Boeing Team Completes P-8A MMA High-Speed Wind Tunnel Tests
ST. LOUIS, April 13, 2005 -- A team led by Boeing (NYSE: BA) recently completed 1,300 hours of high-speed wind-tunnel testing of the U.S. Navy's Multi-mission Maritime Aircraft (MMA), which was recently given the designation P-8A.
The three-month program concluded a full week ahead of schedule on March 18.
The team conducted the tests at the NASA Ames Research Center at Moffet Field, Calif., using a 6.2 percent scale model in the 11-ft. transonic wind tunnel
"I was impressed with the teamwork across the entire test program," said Neal Mosbarger, Boeing's flight technology manager. "We had three subcontractors on site to help with model changes, as well as Naval Air Systems (NAVAIR) representatives and Boeing folks all working with the NASA staff 24 hours a day, five days a week."
Mosbarger added that preliminary analysis of test data revealed no major surprises or obvious problems. He credits teamwork for improving test productivity that saved 200 hours of the testing time.
An estimated 4,000 hours of wind-tunnel time will be logged in developing the P-8A. Designers used tools such as computational fluid dynamics to refine designs before testing to eliminate a substantial amount of tunnel time required to develop earlier designs. In addition, the 737-800 commercial airframe, currently in service with airlines around the world, has already undergone flight-testing.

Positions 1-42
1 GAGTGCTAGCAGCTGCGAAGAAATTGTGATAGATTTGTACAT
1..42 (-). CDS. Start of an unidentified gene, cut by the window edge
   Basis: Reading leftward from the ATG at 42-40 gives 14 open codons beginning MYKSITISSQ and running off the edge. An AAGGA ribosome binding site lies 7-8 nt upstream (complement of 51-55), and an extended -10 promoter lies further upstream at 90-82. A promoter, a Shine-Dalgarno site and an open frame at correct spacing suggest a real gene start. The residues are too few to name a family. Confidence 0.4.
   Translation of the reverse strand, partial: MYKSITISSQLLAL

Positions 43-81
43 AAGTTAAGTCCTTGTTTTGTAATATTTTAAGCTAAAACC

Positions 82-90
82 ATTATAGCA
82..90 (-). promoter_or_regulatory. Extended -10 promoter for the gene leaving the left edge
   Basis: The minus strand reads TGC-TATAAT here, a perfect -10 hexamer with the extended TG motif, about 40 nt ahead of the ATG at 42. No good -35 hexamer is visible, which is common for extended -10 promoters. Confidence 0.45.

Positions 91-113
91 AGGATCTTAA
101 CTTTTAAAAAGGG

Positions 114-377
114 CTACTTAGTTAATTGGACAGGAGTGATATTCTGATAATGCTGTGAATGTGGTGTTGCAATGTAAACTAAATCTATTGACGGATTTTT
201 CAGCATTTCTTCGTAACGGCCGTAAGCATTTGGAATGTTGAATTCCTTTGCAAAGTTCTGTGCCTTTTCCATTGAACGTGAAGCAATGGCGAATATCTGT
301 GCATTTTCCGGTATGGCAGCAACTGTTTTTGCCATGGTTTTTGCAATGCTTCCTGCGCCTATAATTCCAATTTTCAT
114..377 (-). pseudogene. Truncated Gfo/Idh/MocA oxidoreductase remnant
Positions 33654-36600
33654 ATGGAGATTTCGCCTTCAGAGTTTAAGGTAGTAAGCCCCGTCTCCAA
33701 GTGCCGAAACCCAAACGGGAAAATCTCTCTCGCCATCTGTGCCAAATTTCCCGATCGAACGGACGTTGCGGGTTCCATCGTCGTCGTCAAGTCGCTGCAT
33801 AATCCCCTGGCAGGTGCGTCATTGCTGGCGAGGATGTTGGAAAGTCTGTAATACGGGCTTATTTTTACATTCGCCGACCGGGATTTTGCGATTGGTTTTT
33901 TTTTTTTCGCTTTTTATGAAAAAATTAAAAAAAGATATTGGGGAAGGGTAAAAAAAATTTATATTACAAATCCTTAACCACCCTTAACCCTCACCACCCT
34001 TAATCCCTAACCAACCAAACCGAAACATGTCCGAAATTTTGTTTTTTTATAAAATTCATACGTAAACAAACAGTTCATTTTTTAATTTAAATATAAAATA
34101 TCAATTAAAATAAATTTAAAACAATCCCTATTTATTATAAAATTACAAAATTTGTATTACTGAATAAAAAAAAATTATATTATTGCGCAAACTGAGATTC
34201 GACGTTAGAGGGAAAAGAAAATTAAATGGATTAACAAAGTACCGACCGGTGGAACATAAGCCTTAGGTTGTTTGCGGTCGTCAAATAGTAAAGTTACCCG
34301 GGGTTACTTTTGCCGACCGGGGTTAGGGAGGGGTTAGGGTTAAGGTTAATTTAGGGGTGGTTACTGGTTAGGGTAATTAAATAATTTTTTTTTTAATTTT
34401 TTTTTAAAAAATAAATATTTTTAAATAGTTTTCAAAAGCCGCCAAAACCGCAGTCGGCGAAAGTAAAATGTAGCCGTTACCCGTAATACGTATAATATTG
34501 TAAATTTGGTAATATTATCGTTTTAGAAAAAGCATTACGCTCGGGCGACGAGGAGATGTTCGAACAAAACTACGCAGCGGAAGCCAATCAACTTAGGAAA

The Boeing-led industry team, which includes CFM International, Northrop Grumman [NYSE: NOC], Raytheon [NYSE: RTN], and Smiths Aerospace [LSE: SMIN.L] will produce five test aircraft during the program's system development and demonstration (SDD) phase. The Navy plans to purchase up to 108 aircraft to replace its aging fleet of P-3 aircraft.
A unit of The Boeing Company, Boeing Integrated Defense Systems is one of the world's largest space and defense businesses. Headquartered in St. Louis, Boeing Integrated Defense Systems is a $30.5 billion business. It provides network-centric system solutions to its global military, government, and commercial customers. It is a leading provider of intelligence, surveillance and reconnaissance systems; the world's largest military aircraft manufacturer; the world's largest satellite manufacturer and a leading provider of space-based communications; the primary systems integrator for U.S. missile defense; NASA's largest contractor; and a global leader in sustainment solutions and launch services.
Ellen Le-Mond Holman
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